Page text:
Release 0.9.7 - Match as vanilla array!

There was a lot of changes in the code, so I reckon we could release twice in the same week, because why not :)

So what are the changes?

Bare with me.

The concept

Capturing groups in T-Regx have a really rich API (probably the richest out there), with a lot of variables. Most importantly T-Regx handles:

  • Invalid groups (e.g. negative index -1 or malformed group !@#$), which always throw exception
  • Missing groups (e.g. group 4 used in pattern, that only has 2 groups; same for named) which conditionally throws exceptions
  • Optional groups (e.g. (origin/)?master), which is really tricky to distinguish with PCRE
  • Matched groups (which can be tricky, if the matched group is an empty string "")

Because of that, syntax of groups is not the shortest:

pattern('(origin/)?master')->match('master')->first(function (Match $match) {
$match->group(1)->text(); // for example
});

But we know that T-Regx users mostly care about the last group, Matched groups, so they would like to use them with as simple syntax as possible. That makes sense.

The idea

At first, there was an idea of Match details implementing \ArrayAccess, so this syntax would be possible:

pattern('(origin/)?master')->match('master')->first(function (Match $match) {
$match[1]; // same as above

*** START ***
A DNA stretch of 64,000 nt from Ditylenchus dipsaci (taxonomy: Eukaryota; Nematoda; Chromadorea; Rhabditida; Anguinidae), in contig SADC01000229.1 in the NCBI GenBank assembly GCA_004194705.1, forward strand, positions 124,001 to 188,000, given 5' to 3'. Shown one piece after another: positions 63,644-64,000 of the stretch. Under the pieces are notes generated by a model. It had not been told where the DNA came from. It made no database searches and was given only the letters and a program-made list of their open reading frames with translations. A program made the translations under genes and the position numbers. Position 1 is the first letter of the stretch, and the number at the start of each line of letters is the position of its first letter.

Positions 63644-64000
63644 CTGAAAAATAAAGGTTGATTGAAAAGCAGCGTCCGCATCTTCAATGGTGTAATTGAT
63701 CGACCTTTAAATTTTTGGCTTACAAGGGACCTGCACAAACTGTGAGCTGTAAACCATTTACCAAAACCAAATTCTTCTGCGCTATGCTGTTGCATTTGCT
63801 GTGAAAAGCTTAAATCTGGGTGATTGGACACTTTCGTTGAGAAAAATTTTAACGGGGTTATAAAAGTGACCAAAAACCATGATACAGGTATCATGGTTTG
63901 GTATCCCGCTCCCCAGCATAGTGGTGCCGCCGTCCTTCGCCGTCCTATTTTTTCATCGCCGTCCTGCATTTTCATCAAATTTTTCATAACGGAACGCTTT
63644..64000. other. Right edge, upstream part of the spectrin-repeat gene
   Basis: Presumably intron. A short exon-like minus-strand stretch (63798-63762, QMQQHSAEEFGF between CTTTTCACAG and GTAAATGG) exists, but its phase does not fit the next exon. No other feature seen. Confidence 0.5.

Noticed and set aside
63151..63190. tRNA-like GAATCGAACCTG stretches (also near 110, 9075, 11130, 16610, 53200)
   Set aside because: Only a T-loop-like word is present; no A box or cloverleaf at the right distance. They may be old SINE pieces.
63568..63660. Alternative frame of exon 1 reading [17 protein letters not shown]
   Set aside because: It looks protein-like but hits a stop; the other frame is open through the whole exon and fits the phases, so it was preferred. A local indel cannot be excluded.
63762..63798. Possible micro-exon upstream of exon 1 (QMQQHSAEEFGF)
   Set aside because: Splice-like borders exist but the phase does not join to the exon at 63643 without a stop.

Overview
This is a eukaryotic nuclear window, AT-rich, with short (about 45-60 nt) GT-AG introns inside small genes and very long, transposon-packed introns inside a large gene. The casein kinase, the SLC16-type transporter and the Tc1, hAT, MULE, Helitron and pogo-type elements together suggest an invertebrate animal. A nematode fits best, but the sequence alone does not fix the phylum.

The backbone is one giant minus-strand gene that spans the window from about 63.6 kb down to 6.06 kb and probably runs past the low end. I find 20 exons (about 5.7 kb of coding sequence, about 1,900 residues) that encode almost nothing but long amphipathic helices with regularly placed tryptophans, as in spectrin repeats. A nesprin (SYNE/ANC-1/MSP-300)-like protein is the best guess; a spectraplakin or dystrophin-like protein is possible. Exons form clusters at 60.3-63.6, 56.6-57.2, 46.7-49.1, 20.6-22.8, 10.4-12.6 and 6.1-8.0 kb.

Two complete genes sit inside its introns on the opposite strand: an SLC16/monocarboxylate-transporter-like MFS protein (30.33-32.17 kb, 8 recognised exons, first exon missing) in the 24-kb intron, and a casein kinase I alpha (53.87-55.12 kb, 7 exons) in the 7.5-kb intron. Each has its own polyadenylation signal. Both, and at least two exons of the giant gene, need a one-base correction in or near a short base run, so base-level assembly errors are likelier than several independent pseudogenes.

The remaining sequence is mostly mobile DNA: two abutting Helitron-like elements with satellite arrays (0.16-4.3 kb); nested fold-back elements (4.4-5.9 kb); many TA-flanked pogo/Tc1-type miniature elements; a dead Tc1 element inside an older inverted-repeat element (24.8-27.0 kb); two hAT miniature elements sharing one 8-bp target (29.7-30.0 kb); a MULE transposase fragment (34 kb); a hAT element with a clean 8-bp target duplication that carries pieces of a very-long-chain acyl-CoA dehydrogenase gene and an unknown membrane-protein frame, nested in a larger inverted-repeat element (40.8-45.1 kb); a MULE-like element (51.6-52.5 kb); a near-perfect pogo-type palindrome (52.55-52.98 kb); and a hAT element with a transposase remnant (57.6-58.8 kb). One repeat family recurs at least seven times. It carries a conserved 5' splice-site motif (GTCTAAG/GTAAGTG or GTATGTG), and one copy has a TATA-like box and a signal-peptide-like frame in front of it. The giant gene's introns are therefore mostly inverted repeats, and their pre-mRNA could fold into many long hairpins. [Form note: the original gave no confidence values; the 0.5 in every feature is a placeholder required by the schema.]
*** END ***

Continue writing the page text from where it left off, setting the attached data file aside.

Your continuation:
});

Well, that syntax does look good, at first, but it comes at a price. A high price.

Why we ditched the \ArrayAccess idea:

  • Unnecessary set and unset methods
  • Methods that work for arrays (array_key_exist()) won't work with \ArrayAccess
  • empty($match[1]) returns true, even if the group 1 was matched ("" and "0" yes is falsy)
  • isset($match[-2]) couldn't throw an exception for a malformed group
  • There's a bug in PHP, that causes $match['100'] to be treated as $match[100] (cast to int any numeric value).

The solution

So, instead, we got an idea: What if $match was a real PHP array. Every method or notation that works for arrays, will also work.

pattern('(origin/)?master')->match('master')->asArray()->first(function (array $match) {
$match[1]; // same as above
});

The structure of the array is perfectly identical to what preg_match() would return :)